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Greene v. State

Decided: January 8, 1964.

GREENE
v.
STATE



Appeal from the Criminal Court of Baltimore; Prendergast, J.

Henderson, Hammond, Prescott, Marbury and Sybert, JJ.

Per Curiam

Appellant poses three questions, none of which has merit.

His cases were set for trial about three weeks after arraignments. The woman (not his wife) with whom he had been living

employed a lawyer to represent him, agreeing to pay the lawyer in installments. She was unable to make the payments, and, on the morning of trial, the lawyer asked leave to withdraw. The accused did not join in the request. The lawyer's request was denied, as coming too late. The trial court complimented counsel on the able manner of his conducting the defense. The appellant now claims the denial was prejudicial error. We find no abuse of discretion here. Maryland Rule 751; Jackson v. State, 214 Md. 454, 135 A.2d 638, cert. den. 356 U.S. 940.

Appellant does not clearly state his second contention. He appears to claim that the failure of his trial counsel to call the woman with whom he was living as a witness constituted such incompetency as to deprive him of due process of law. As a general rule, the decision as to whether or not to call a witness is merely a matter of trial tactics. Stevens v. State, 230 Md. 47, 185 A.2d 194. There is no showing here as to what the witness would have testified had she been called. It is entirely possible that this matter of trial tactics may have been sound trial tactics -- her testimony may have been unfavorable to the accused.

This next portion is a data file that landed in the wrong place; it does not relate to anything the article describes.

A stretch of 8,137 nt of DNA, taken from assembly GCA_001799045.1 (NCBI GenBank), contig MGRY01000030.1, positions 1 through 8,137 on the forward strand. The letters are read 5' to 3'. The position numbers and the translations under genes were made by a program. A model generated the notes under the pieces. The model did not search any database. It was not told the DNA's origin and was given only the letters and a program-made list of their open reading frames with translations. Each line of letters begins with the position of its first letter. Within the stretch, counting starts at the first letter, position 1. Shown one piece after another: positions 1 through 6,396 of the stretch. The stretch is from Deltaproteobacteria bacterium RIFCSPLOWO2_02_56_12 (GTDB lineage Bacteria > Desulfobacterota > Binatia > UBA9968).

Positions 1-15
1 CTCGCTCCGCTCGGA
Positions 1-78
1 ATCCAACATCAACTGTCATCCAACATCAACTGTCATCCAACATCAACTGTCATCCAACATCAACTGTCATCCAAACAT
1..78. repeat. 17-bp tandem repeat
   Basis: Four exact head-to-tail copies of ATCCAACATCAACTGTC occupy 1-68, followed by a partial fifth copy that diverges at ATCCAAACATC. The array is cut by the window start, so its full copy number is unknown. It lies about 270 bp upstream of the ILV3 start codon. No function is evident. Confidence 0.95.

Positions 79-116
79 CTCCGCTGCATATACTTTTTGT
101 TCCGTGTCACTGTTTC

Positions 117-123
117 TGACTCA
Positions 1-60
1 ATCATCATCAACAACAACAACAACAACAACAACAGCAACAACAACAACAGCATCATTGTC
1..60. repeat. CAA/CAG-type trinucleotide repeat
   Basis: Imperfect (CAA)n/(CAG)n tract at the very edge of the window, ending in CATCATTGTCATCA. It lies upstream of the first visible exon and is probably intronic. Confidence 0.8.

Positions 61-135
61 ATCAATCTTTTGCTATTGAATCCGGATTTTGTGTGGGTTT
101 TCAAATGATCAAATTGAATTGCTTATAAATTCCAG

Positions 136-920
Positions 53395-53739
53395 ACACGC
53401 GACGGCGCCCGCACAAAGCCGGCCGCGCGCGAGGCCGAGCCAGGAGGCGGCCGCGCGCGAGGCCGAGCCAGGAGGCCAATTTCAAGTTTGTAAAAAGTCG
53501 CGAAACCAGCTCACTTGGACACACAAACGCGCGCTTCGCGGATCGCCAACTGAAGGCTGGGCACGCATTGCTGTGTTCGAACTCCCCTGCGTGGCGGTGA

Appellant's third assignment of error is the trial court's sustaining an objection to a question propounded to the appellant, and striking out his answer thereto. The question was a leading one; consequently, the trial court's action was justified.

Judgments affirmed.

Disposition

Judgments affirmed.

19640108

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